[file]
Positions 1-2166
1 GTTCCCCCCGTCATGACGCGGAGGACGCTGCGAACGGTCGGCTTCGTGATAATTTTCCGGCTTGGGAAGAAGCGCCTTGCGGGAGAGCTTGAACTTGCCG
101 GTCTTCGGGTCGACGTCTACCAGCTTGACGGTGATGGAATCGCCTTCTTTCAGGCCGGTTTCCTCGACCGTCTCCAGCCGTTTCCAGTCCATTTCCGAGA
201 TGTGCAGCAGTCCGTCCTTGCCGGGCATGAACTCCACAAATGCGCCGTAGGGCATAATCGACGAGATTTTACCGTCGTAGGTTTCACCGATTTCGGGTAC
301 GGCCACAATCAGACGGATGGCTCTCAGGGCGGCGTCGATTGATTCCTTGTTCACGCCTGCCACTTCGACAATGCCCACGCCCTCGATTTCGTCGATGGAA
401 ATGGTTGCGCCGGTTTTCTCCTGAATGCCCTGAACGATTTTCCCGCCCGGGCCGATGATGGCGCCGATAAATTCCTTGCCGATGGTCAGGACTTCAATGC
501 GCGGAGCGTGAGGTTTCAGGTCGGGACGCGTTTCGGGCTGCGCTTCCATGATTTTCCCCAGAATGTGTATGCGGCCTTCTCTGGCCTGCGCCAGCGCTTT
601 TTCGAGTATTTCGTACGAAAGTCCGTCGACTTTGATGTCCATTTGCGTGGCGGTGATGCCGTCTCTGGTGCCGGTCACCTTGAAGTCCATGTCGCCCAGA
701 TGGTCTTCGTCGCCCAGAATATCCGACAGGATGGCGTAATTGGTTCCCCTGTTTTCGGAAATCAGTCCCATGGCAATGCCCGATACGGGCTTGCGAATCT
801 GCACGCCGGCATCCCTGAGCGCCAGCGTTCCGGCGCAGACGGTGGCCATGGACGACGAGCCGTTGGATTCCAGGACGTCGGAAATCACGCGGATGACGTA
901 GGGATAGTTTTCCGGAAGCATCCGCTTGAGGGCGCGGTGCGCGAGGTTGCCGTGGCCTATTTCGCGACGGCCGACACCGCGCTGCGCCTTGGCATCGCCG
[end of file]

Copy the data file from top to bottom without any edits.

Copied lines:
Positions 1-2166
1 GTTCCCCCCGTCATGACGCGGAGGACGCTGCGAACGGTCGGCTTCGTGATAATTTTCCGGCTTGGGAAGAAGCGCCTTGCGGGAGAGCTTGAACTTGCCG
101 GTCTTCGGGTCGACGTCTACCAGCTTGACGGTGATGGAATCGCCTTCTTTCAGGCCGGTTTCCTCGACCGTCTCCAGCCGTTTCCAGTCCATTTCCGAGA
201 TGTGCAGCAGTCCGTCCTTGCCGGGCATGAACTCCACAAATGCGCCGTAGGGCATAATCGACGAGATTTTACCGTCGTAGGTTTCACCGATTTCGGGTAC
301 GGCCACAATCAGACGGATGGCTCTCAGGGCGGCGTCGATTGATTCCTTGTTCACGCCTGCCACTTCGACAATGCCCACGCCCTCGATTTCGTCGATGGAA
401 ATGGTTGCGCCGGTTTTCTCCTGAATGCCCTGAACGATTTTCCCGCCCGGGCCGATGATGGCGCCGATAAATTCCTTGCCGATGGTCAGGACTTCAATGC
501 GCGGAGCGTGAGGTTTCAGGTCGGGACGCGTTTCGGGCTGCGCTTCCATGATTTTCCCCAGAATGTGTATGCGGCCTTCTCTGGCCTGCGCCAGCGCTTT
601 TTCGAGTATTTCGTACGAAAGTCCGTCGACTTTGATGTCCATTTGCGTGGCGGTGATGCCGTCTCTGGTGCCGGTCACCTTGAAGTCCATGTCGCCCAGA
701 TGGTCTTCGTCGCCCAGAATATCCGACAGGATGGCGTAATTGGTTCCCCTGTTTTCGGAAATCAGTCCCATGGCAATGCCCGATACGGGCTTGCGAATCT
801 GCACGCCGGCATCCCTGAGCGCCAGCGTTCCGGCGCAGACGGTGGCCATGGACGACGAGCCGTTGGATTCCAGGACGTCGGAAATCACGCGGATGACGTA
901 GGGATAGTTTTCCGGAAGCATCCGCTTGAGGGCGCGGTGCGCGAGGTTGCCGTGGCCTATTTCGCGACGGCCGACACCGCGCTGCGCCTTGGCATCGCCG